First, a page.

This blog post was originally posted on August 19th, 2015 and was updated on March 9th, 2017
Your visit to Malaga wouldn’t be complete without a side trip to one of the beautiful white villages outside of the city.
While we love the capital city of Malaga, its historic center, delicious food, walks along the boardwalk as well as the many world class museum, tucked up in the hills around the province are the famous ‘pueblos blancos‘, white villages of the region. They are bursting with charm, flowers, and true Andalusian flavor so we wanted to share with you our top five white villages in Malaga.
Photo Credit: Drodriva
Mijas, located to the west of the city, is a gorgeous little white village that overlooks the sea from high above in the mountains. The town’s claim to fame are the “burro taxis” which you will see as you come into the town.
Aside from being carted around town by a donkey, don’t miss the balcony lookout where you get a spectacular view of the Mediterranean at sunset. We also recommend wandering around the streets with their white washed homes and narrow passageways, and just taking in the charm which has led us to say this is one of our favorite white villages in Malaga.
Foodie Tips: If you are a chocolate lover, stop by the Mayan Monkey Mijas Chocolate Factory to make your own chocolate bar. If you are looking to try some traditional foods, look for Ajo Blanco, Gazpachuelo, or fresh fish (as well as tapas, of course)!
Casares is another of the white villages in Malaga that’s of Moorish origin. It has been named an Historical-Artistic Site and, as if that weren’t enough, it is home to the ruins of a Medieval castle – we always love a white town with a castle!
As is to be expected in this town tucked up into the mountains, the streets are steep and narrow. It has been named a “hanging village” for this reason. Casares was once upon a time home to Blas Infante (Writer, Politician and Father of Andalusian Nationalism) and you can visit his home, as well as a cultural center that bears his name.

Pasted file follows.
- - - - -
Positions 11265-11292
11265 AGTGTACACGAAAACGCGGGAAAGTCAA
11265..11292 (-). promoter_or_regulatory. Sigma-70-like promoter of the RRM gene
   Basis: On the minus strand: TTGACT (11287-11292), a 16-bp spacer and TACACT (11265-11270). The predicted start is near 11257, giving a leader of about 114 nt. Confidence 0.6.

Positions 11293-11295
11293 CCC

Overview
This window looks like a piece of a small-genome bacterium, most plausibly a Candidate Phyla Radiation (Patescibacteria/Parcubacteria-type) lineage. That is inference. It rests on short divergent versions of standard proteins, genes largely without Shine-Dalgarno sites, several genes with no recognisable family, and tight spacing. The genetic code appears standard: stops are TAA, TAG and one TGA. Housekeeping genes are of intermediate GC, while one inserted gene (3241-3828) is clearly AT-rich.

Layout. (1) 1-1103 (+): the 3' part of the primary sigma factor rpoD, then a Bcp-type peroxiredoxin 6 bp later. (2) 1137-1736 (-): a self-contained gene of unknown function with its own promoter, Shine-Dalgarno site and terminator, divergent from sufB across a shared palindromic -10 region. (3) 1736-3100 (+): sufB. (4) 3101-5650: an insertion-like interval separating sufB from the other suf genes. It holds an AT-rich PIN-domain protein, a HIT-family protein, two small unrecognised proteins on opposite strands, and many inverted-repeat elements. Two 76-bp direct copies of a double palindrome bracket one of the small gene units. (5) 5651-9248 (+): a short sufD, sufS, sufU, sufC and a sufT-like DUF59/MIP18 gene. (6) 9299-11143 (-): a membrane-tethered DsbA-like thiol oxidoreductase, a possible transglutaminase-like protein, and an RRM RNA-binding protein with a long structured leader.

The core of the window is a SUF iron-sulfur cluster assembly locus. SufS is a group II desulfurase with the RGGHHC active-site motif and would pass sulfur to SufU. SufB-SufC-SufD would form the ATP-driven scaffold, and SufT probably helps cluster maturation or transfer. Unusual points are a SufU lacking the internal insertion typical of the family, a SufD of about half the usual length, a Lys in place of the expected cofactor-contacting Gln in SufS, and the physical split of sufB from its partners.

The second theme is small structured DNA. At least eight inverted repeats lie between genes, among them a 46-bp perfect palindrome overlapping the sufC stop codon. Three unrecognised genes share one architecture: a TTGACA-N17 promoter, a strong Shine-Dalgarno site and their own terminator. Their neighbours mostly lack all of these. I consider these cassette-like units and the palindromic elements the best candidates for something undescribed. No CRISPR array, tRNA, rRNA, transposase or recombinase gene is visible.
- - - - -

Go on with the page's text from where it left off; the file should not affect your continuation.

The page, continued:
Foodie Tips: The typical dishes from Casares are made with baby goat (“cabrito.”) Try the morcilla de cabrito with onions or as part of a stew. Another option is the gazpacho casareño and the artisanal goat cheese from the region of the Sierra Crestellina.
You have probably seen pictures of Ronda with its impressive gorge and arched bridge. This beautiful town is about 100km from Malaga capital and it is the third most visited destination in Andalucia. Ronda is also known among the white villages of Malaga as one of the birthplaces for bull fighting and you can visit the small bull ring in town.
While you are there, make sure to check out the Palace of Mondragón. The palace was constructed in 1314 by King Abomelik and was later used as one of the homes for the Catholic Monarchs, Isabel and Ferdinand. You will also find the museum of the history of Ronda and some beautiful gardens.
Foodie Tips: You’ve probably heard all about the sweet wines from Malaga, however in the area around Ronda, there are some gorgeous red, white and rosé wines being made. You can visit a bodega, or just make sure to sample some local wines with your meal.
As for food, Ronda’s location up in the mountains makes it perfect for growing vegetables and legumes. Try the broad beans with tomato, garlic and ham. Ronda is also a good place to go hunting, so another good option is the rabbit or partridge. For dessert try the pestiños, yemas del Tajo or the rosquillas de Ronda.
Frigiliana is one of the most beautiful white villages in Malaga. The first time we went we were impressed with the winding road as we got farther away from the coast. The town is full of steep and narrow cobblestone streets so we suggest you explore on foot, as there are lots of little bars and shops hidden in this maze of streets.
Foodie Tips: The famous cane syrup (miel de caña) is produced right here in Frigiliana. It’s delicious drizzled over fried eggplant slices. Other delicious dishes to try include migas (delicious bread crumbs adorned with chorizo, fried green peppers, and sometimes even grapes or oranges), or Ajo Blanco (a cold garlic and almond soup).
Comares is a small white village found in the mountains of the Axarquia. The town, of Moorish origin, is often called the “balcony of the Costa del Sol with it’s gorgeous views. It’s full of narrow streets, white washed homes and potted geraniums making it a perfect place to walk around and enjoy the Andalusian small town beauty.
Make sure to look at the remains of the fortress, the underground reservoir that dates back to the 13th century and the Monument to the “fiestero,” since Comares is one of the places famous for verdiales (a typical folk music from Malaga).
Foodie Tips: Comares is known for their olive oils, wines and almonds, so those are all great foods to taste test. If you are looking for a meal, make sure to try the gazpachuelo or the sopa de puchero (a kind of home made soup).
We hope you have time to visit one (or several) of these beautiful white villages in Malaga during your trip! We’re sure you will fall in love with the towns, and their delicious gastronomy!
Before you leave the city and go off exploring, make sure you join us on a food tour to learn all about Malaga’s fabulous gastronomy!